This escalating burden of Government debt is the prime cause of the continuing decline in the exernal value of our currency. No amount of talk by the Chancellor of the Exchequer about an economic miracle, no so-called deal between the Government and the unions, no anodyne statements from the TUC-Labour Party Liaison Committee, will result in a revival of foreign confidence in sterling. An essential prerequisite of that revival is a dramatic reduction in Government expenditure, a return to a balanced Budget and an end to living on tick.

This Bill has a twin purpose. It is to re-asssert the supremacy of the House of Commons over borrowing by the Treasury, and it is an attempt to halt the disastrous slide towards national bankruptcy which borrowing on this scale inevitably involves.

9.20 p.m.

Photo of Mr Ronald Thomas Mr Ronald Thomas , Bristol North West

I rise to oppose the Bill. The speech of the hon. Member for Eastbourne (Mr. Gow) reminded me very much of the speeches of either Pitt or Gladstone—on reflection, pre-Gladstone—and it would have been relevant in the age in which, we understand, they used to count up the ends of the candles before the Chancellor went home in the evening.

The terms of the words on the Order Paper talking about "effective parliamentary control" are really a cloak to attack the level of the public sector borrowing requirement and, behind that, I suspect, to attack the level of public expenditure. That is what the Bill is all about, so let us be quite clear. Indeed, the hon. Member spent most of his time talking about the PSBR. He suggested that the level of the PSBR was responsible for the recent speculation against sterling. Yet a number of our competitor countries have a similar level of PSBR as a proportion of their national income and they are not subject to such speculation against their currencies. I suggest that hon. Members should check the currencies of the United States, West Germany and one or two other countries.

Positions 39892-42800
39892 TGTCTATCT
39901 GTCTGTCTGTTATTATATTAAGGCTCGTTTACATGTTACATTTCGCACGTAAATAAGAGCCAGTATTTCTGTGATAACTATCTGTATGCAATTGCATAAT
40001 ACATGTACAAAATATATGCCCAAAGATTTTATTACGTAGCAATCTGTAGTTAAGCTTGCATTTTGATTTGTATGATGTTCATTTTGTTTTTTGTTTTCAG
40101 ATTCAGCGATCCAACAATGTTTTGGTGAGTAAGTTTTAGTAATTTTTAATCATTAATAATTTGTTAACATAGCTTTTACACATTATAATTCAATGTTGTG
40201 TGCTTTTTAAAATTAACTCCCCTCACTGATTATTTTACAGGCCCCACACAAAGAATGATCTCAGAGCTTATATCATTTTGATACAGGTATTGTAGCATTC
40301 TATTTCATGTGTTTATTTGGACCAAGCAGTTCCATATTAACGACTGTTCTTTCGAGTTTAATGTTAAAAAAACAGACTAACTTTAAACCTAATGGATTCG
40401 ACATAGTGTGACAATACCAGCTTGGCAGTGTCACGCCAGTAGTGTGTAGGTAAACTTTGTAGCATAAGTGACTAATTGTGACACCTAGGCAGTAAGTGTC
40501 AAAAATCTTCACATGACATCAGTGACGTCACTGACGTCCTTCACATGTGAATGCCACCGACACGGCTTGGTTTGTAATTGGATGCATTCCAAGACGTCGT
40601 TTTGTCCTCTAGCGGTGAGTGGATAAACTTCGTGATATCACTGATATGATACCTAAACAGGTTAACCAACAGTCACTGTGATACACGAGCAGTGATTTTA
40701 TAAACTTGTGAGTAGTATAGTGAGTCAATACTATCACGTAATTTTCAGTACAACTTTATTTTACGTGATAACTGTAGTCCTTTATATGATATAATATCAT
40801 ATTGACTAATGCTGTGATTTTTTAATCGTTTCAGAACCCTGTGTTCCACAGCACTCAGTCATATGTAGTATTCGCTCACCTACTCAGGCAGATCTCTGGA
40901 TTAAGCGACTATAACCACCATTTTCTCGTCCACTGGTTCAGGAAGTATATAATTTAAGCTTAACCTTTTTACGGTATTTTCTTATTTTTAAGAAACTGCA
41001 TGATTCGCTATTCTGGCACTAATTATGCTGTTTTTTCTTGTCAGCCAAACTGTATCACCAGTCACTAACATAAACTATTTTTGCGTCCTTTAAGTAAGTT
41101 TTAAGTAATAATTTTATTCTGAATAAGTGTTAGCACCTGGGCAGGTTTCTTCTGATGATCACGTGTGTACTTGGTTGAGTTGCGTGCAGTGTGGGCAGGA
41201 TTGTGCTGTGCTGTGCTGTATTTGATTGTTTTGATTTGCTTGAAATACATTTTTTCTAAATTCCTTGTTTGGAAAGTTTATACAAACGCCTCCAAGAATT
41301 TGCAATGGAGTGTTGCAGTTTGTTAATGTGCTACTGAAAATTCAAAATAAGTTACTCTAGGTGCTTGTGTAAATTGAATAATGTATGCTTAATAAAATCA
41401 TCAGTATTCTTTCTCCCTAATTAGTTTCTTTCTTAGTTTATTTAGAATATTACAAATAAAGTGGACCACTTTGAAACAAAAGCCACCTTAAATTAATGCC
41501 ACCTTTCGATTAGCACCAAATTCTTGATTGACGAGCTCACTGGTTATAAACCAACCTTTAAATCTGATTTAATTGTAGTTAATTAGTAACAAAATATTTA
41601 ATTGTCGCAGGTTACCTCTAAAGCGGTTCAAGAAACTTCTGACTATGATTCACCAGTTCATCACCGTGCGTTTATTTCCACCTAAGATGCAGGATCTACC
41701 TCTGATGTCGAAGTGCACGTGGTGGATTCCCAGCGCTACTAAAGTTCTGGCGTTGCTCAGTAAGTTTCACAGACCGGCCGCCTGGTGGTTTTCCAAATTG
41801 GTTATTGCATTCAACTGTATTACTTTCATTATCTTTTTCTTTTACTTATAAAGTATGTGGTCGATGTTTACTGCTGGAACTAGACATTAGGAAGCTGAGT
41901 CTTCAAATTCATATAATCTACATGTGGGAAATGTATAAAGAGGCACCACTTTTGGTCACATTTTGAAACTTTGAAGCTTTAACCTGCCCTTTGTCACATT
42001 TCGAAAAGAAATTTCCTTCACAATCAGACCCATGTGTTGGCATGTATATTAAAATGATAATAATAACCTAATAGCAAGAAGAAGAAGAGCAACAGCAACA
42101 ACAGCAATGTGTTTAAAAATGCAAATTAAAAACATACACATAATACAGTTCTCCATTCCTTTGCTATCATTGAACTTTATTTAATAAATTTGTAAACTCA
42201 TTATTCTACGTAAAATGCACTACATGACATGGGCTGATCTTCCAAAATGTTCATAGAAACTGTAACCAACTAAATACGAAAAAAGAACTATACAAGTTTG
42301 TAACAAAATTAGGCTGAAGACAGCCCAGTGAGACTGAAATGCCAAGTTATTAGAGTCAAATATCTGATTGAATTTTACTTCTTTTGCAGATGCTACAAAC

Secondly, there was no mention of the fact that a considerable proportion of public expenditure goes on capital investment in the publicly owned industries. Almost half of the gross domestic capital formation is in the public sector. When Imperial Chemical Industries decides that it wants to borrow £200 million for new capital investment, Opposition Members all cheer. However, if we borrow £200 million, or whatever, to meet the capital investment requirements of the publicly owned industries, they say that that is all wrong.

Furthermore, the hon. Gentleman did not mention the indefensible capitalist system in which we live, in which we are paying out between £3,000 million and £4,000 million to keep 1½ million people unemployed. That is a very important chunk of the PSBR. When the hon. Gentleman spoke of the PSBR he forgot to mention, of course, the interest on it. That argument has also been used by the Opposition Front Bench. But we know that a great deal of the interest payable on the PSBR comes back in taxation of one kind or another—and some of us think that it should be a lot more.

The Bill, therefore, is an attack on the PSBR and on public expenditure. What Opposition Members want to do is to cut back public expenditure, to increase unemployment, and to cut the social wage—we know that that is about the only thing that unites the Tory Party on these occasions—but of course, they want to spend more on defence.

Labour Members oppose the Bill.

Question put, pursuant to Standing Order No. 13 (Motions for leave to bringin Bills and nomination of Select Committees at commencement of Public Business):—

The House divided: Ayes 172, Noes. 191.